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Is county charter good for Bainbridge?Local freeholders are troubled by a provision that would curb the influence of island voters.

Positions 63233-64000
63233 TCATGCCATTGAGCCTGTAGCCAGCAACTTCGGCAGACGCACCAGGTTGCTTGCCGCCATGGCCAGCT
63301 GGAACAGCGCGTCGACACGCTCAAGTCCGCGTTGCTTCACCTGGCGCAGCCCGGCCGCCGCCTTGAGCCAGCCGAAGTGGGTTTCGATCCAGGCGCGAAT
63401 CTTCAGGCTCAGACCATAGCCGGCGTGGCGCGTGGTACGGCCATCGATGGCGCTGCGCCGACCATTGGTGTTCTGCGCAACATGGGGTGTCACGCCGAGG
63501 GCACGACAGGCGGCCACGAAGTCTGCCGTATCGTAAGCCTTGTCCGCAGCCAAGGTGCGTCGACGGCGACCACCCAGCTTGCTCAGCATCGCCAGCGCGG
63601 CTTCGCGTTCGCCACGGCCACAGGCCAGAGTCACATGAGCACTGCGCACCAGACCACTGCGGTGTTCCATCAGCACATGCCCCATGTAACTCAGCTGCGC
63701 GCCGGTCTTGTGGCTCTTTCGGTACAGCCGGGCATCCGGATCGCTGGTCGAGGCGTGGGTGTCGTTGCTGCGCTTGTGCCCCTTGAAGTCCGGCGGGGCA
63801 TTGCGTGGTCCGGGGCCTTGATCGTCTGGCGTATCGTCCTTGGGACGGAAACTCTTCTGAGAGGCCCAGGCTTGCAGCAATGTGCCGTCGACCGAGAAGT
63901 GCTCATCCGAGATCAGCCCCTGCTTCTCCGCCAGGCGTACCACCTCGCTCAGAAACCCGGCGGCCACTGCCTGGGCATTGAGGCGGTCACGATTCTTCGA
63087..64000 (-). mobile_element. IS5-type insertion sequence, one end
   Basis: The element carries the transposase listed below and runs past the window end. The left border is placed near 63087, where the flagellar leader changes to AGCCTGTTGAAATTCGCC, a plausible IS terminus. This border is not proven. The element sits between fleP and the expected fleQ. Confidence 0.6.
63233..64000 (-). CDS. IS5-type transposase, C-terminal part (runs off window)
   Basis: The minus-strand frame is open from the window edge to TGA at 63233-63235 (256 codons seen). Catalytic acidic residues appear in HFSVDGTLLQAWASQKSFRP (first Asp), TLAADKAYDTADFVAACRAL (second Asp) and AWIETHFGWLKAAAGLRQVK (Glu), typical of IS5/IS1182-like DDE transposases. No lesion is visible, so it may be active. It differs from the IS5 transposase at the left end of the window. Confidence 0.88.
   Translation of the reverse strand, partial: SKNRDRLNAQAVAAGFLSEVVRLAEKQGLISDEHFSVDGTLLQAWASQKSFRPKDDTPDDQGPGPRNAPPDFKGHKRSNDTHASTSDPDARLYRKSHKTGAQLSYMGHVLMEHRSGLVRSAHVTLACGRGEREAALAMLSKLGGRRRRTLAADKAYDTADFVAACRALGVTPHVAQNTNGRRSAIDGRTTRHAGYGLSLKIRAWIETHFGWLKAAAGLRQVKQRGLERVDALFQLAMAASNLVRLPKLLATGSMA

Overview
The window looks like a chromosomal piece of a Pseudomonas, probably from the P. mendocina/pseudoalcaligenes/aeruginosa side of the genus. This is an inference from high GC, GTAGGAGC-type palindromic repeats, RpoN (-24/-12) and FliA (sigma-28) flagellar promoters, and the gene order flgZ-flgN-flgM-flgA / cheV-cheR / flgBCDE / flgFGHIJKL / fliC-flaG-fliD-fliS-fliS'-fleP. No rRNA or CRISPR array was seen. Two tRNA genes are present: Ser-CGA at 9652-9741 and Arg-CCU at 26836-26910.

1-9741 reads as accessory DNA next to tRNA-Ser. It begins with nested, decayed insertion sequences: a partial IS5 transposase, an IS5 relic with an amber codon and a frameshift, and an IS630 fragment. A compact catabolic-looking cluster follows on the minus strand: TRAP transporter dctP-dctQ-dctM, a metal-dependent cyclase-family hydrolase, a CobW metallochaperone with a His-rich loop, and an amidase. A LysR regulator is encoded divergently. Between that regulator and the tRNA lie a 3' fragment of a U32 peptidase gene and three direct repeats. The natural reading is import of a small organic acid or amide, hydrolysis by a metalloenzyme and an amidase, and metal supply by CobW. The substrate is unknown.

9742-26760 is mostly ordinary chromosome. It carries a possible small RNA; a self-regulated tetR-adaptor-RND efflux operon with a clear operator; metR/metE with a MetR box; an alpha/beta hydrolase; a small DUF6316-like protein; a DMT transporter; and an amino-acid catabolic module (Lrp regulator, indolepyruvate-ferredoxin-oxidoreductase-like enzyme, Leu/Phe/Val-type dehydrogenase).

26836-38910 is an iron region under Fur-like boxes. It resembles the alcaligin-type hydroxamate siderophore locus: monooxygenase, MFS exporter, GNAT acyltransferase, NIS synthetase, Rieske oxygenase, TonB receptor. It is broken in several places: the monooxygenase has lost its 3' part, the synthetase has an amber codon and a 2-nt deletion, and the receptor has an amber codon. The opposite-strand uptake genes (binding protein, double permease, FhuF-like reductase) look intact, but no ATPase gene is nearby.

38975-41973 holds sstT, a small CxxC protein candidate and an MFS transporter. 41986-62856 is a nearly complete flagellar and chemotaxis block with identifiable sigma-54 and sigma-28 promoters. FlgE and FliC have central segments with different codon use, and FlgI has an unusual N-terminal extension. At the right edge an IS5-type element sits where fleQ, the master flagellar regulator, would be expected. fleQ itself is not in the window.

"Kitsap County's freeholders will show islanders the first draft of their proposed new county charter next week.But far from seeking support, Bainbridge's two freeholders see the meeting as an opportunity to make a show of force against a provision they say is bad for both the island and the county, and may in fact be aimed at diluting the island's influence on county government.We're better off with what we have now than with this new charter, said George McKinney, who joined Andy Maron on the 21-member board writing a new constitution for Kitsap County.The poison pill is a provision that the five members of the county council be both nominated and elected by district. Currently, the three county legislators, now called commissioners, are nominated by geographic district, but then elected county-wide, with all voters casting ballots for all three commission seats.Maron says that elections by district may make conceptual sense, but he does not think the plan is appropriate for Kitsap County, which he says is already too divided on geographic lines.It's not evil, but it's not what we need in this county, he said. We need processes that bring us more together.The Bainbridge meeting Tuesday evening is part of the process of finalizing the charter. After the freeholders gather public input - a process that will continue through September - they will vote on a final draft sometime in October.The final proposal will be handed to the commissioners in November, McKinney said. They will then determine when to present the proposal to the county's voters, probably in early 2002.In order to become law, the new charter must be approved by a majority of county voters. And they will have to vote straight up or down - the ballot cannot contain alternative provisions from which the voters can select.If the charter passes, the new form of government will go into effect at 12:01 a.m. on New Year's Day of 2003.The final draft is available for review on the county's web site under the freeholder label.Here are the critical provisions:* Election districts. By far the most heated issue has been the question of at-large versus district elections for the five council positions, which would be elected on partisan ballots. And the focus, McKinney said, was on Bainbridge, which tends historically to have a high and largely Democratic turnout.I'd say that was 99 percent of it, McKinney said. I heard it said more than once by more than one freeholder they we're tired of Bainbridge electing their our commissioners, McKinney said. In at least two recent elections for commissioner - the election of Tim Botkin to the central district seat and Charlotte Garrido to the southern district seat - the majority of general-election votes within the geographical confines of the district were for the Republican candidate. But Bainbridge votes swung the election to the Democrats.Matt Ryan of Bremerton, a former Republican commissioner and one of the staunch supporters of district elections, did not totally disagree with that analysis.When I was knocking on doorbells, people in the south end resented the fact that Bainbridge voted Garrido into office, he said.Maron and McKinney wanted to retain the system of nominating by district and electing at large. That position garnered six votes, while 13 of the freeholders voted for election-by-district.Maron and McKinney then floated a compromise plan - three council member elected by district and two elected at large.That way, every voter in the county would have an opportunity to vote for a majority of the council, McKinney said. But the opposition - what he took to calling the Granite 13 for the hardness of their views - would not budge.There was simply no interest in talking about that, Maron said.Some of the sentiment for district elections may have been partisan.There was a lot of talk about R's and D's during the debates, McKinney said.Ryan said the issue was balance - giving the Republicans a chance to pick up at least some council seats in an area that he thinks is trending Democratic.Since we've lost the opportunity to develop home-based industries, Kitsap County is going to become more like Seattle, he said. I'd be surprised if we had a Republican county executive.Maron fears an overall increase in partisanship.You suddenly make the drawing of district lines incredibly important. It's going to be a huge issue, he said.Districting and redistricting will be handled by a bipartisan group made up of two members appointed by each major political party, who will choose a fifth person as chairman. Maron said his objection was not to the composition of the commission, but rather, to the creation of another potentially divisive issue.The Bainbridge freeholders see next week's meeting as a chance - perhaps the only chance - to substitute a compromise position into the final charter.I think that about a third of the group is strongly in favor of elections by district, and a third are strongly opposed, Maron said. The middle third has gone with district elections so far. But everyone is interested in passing a charter that will be accepted by the voters. Opposition to the district election provision will have persuasive force, and I hope enough people express concern.Maron said he is still undecided on whether to support the existing draft.If we have a charter in place, we can amend it, he said. If we don't, we have to operate under state law. I'd like to vote for the charter just because it gives us flexibility in the future, but it will be hard with the district election provision.* County executive. The charter calls for a county executive - sort of a county-wide mayor - who would be the chief administrator of county government.In another divided vote, the freeholders opted for an elected rather than an appointed executive. The executive would be elected on a partisan ballot for a four-year term.It was a separation-of-powers question, McKinney said. The rationale for electing the executive was so that he or she would not be beholden to the council.The countervailing consideration, though, was qualifications, McKinney said. The draft charter requires only that a candidate for the executive position be 21 and a resident for a year.You don't even need to be a high school graduate, he said.McKinney is concerned that highly qualified county executives would not run for the job on a partisan ballot. I worry about the qualifications and about politicizing the job, he said.The executive would have the power to veto council action, which veto could be overridden by a two-thirds vote of the council - four votes, if all five members are present.* Other offices. The other county executive offices - assessor, auditor, treasurer, sheriff and clerk - would continue to be elected, but on non-partisan ballots. The coroner would cease to be elected, and instead be appointed by the county executive.The county prosecuting attorney's job is specified by state statute, and could not be altered by the freeholders. That position will continue to be filled by partisan elections.I would have preferred to see more of the technical offices be appointed, Maron said. But this is the type of change that he said could be amended in future years, and was not reason to oppose the charter.* Initiative, referendum and recall. The charter contains provision for citizen initiatives that basically model the state provisions, with one major exception. Under the proposed charter, any initiative calling for new expenditures must state specifically how the money is to be raised, or what expenses are going to be cut. Initiative petitions, that is, citizen-initiated legislation, must bear signatures in a number equal to 8 percent of the votes cast in the last gubernatorial elections. Referendum petitions, that is, demands to vote on a council action, must bear signatures equal to 4 percent of the votes cast in the last gubernatorial election.Recall petitions to remove an official from office are authorized pursuant to the state constitution, which permits such removals only for malfeasance. The draft charter does not change those provisions.* Expenses. The draft charter sets the county executive's salary at $95,000, and the council members' salaries at $52,000, the latter figure arrived at by adding up the three salaries paid the present commissioners and dividing by five.The freeholders wanted to be revenue-neutral, and in that respect they were, McKinney said.But he believes overall costs will go up, because five council members will each need some staff. The executive, especially one not specifically trained in county government, will need staff - indeed, the charter specifically alludes to the need to hire deputy administrators.McKinney said he had seen no specific budget projections, but anticipated that costs for the council and executive would be as much as double the present costs for the commission and administrator's office. "